.

 

A Blatant but Heartfelt Promotion

Steve Burns, some new music, and familiar squirrels that have learned to sing.

The man himself.

Some of you - particularly Americans with small children - may know a fellow named Steve Burns from his long run on the children's television show Blue's Clues. He and I are friends.

Steve quit the TV show several months ago and has since been writing songs for grown-ups. His album is mostly done, and he's shopping it around to different indie labels. Hopefully, it will end up in stores before too long.

A short while ago he asked me to work with him to develop the Official (Post-Blue's Clues) Steve Burns Web Site. I like his creative work - especially his music - so I jumped in.

The whole thing is at:

http://www.steveswebpage.com

It's a small site, but filled with squirrels, dust mites, and songs, and I think you'll like it, even if you don't know who he is. My 7 regular readers (Mom, Jim, and the Murphy quintuplets) may find the images of squirrels familiar, but the rest of it is spanking new.

And yes, there are some bad precedents for celebrities deciding they can write music, but for someone who formerly spent most of his time in the public eye talking with an animated blue dog and a salt shaker made of felt, Steve rocks hard, especially on Mighty Little Man and especially Troposphere (both ~2.5MB MP3s). I'm listening to Troposphere for about the 30th time as I write this. Good drums.

.  .  .  .  .  

StevesWebPage.com implements a highly strategic approach to rebranding and marketing which I've developed over the last 8 years. The following table lays out some examples of the problem-solving process used to implement this effort:

It's a true branding and marketing revolution.

.  .  .  .  .  

Steve's site will continue to grow and change, so feel free to let us know what you think of it, and of the music. You can write Steve or Paul with questions and criticism. If you see things you like, or ways things could be improved in order to make the site a Total Web Entertainment Product, let us know. It would be much appreciated. Watch for lobsters.

.  .  .  .  .  

Incidentally, check out Squirrels are Beautiful and download the MP3 to hear a squirrel, with a voice suspiciously like mine, and a rat, with a voice suspiciously like Steve's, sing about being friends. The illustration under the lyrics is by the ravishing Helen Cho.


[Top]

Ftrain.com

PEEK

Ftrain.com is the website of Paul Ford and his pseudonyms. It is showing its age. I'm rewriting the code but it's taking some time.

FACEBOOK

There is a Facebook group.

TWITTER

You will regret following me on Twitter here.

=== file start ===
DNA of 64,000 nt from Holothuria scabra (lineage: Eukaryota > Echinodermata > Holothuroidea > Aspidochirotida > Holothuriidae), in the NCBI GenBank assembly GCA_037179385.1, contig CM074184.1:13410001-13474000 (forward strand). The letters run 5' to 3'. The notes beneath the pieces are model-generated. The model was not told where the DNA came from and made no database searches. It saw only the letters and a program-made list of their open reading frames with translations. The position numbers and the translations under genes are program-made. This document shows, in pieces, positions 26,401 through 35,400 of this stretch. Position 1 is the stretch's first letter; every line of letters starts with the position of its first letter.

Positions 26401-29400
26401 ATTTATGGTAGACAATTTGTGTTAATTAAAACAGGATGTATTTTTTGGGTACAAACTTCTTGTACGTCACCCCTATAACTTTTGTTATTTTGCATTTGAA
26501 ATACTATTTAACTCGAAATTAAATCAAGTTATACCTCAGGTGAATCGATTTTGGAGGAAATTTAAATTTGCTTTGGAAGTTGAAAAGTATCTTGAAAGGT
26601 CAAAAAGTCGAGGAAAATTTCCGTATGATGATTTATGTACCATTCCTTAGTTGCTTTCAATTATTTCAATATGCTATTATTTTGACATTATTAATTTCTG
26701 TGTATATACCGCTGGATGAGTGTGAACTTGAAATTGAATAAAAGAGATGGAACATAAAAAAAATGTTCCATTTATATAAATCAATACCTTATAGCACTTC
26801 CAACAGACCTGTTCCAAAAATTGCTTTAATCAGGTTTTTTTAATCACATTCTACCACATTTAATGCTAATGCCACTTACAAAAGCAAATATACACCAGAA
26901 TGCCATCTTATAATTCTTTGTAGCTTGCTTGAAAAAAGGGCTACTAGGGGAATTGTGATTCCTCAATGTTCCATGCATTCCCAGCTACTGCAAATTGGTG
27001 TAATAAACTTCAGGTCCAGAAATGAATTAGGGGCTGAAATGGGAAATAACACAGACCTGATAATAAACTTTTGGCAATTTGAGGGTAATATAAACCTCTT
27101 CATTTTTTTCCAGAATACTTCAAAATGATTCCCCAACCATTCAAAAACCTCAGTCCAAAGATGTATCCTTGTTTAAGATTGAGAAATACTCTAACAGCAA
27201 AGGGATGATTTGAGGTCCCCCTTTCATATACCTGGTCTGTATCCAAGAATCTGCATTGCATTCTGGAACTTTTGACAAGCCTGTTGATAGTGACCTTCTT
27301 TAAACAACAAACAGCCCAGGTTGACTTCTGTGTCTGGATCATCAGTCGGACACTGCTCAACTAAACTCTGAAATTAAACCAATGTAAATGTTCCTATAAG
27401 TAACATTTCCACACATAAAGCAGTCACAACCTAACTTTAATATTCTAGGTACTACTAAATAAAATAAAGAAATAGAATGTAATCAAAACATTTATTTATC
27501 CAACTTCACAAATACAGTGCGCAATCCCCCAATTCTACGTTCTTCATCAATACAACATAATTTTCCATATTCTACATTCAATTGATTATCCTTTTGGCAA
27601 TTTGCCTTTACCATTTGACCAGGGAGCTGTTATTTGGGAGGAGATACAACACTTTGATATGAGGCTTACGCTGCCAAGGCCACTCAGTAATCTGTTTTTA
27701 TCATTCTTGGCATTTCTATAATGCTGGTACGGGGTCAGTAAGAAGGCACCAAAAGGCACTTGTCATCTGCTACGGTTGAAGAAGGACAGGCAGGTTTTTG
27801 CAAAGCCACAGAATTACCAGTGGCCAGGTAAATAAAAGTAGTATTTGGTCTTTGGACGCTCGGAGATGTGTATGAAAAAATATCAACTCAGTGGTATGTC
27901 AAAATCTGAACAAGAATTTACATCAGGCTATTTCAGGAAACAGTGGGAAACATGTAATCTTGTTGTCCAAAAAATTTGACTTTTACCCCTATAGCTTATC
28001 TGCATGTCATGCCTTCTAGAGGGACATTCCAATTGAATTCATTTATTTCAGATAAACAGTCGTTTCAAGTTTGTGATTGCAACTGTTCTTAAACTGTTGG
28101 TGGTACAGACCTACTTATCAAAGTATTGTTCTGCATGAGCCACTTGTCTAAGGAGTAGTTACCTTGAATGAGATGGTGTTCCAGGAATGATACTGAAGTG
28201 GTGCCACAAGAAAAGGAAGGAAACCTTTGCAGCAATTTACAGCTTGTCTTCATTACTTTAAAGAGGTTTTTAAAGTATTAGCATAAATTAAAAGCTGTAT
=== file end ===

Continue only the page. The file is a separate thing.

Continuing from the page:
EMAIL

Enter your email address:

A TinyLetter Email Newsletter

About the author: I've been running this website from 1997. For a living I write stories and essays, program computers, edit things, and help people launch online publications. (LinkedIn). I wrote a novel. I was an editor at Harper's Magazine for five years; then I was a Contributing Editor; now I am a free agent. I was also on NPR's All Things Considered for a while. I still write for The Morning News, and some other places.

If you have any questions for me, I am very accessible by email. You can email me at ford@ftrain.com and ask me things and I will try to answer. Especially if you want to clarify something or write something critical. I am glad to clarify things so that you can disagree more effectively.

POKE


Syndicate: RSS1.0, RSS2.0
Links: RSS1.0, RSS2.0

Contact

© 1974-2011 Paul Ford

Recent

Recent Offsite Work: Code and Prose. As a hobby I write. (January 14)

Rotary Dial. (August 21)

10 Timeframes. (June 20)

Facebook and Instagram: When Your Favorite App Sells Out. (April 10)

Why I Am Leaving the People of the Red Valley. (April 7)

Welcome to the Company. (September 21)

“Facebook and the Epiphanator: An End to Endings?”. Forgot to tell you about this. (July 20)

“The Age of Mechanical Reproduction”. An essay for TheMorningNews.org. (July 11)

Woods+. People call me a lot and say: What is this new thing? You're a nerd. Explain it immediately. (July 10)

Reading Tonight. Reading! (May 25)

Recorded Entertainment #2, by Paul Ford. (May 18)

Recorded Entertainment #1, by Paul Ford. (May 17)

Nanolaw with Daughter. Why privacy mattered. (May 16)

0h30m w/Photoshop, by Paul Ford. It's immediately clear to me now that I'm writing again that I need to come up with some new forms in order to have fun here—so that I can get a rhythm and know what I'm doing. One thing that works for me are time limits; pencils up, pencils down. So: Fridays, write for 30 minutes; edit for 20 minutes max; and go whip up some images if necessary, like the big crappy hand below that's all meaningful and evocative because it's retro and zoomed-in. Post it, and leave it alone. Can I do that every Friday? Yes! Will I? Maybe! But I crave that simple continuity. For today, for absolutely no reason other than that it came unbidden into my brain, the subject will be Photoshop. (Do we have a process? We have a process. It is 11:39 and...) (May 13)

That Shaggy Feeling. Soon, orphans. (May 12)

Antilunchism, by Paul Ford. Snack trams. (May 11)

Tickler File Forever, by Paul Ford. I'll have no one to blame but future me. (May 10)

Time's Inverted Index, by Paul Ford. (1) When robots write history we can get in trouble with our past selves. (2) Search-generated, "false" chrestomathies and the historical fallacy. (May 9)

Bantha Tracks. (May 5)

The Moral Superiority of the Streetcar. (1) Long-form journalism fixes everything. (2) The moral superiority of the streetcar. (3) I like big bus and I cannot lie. (May 4)

More...
Tables of Contents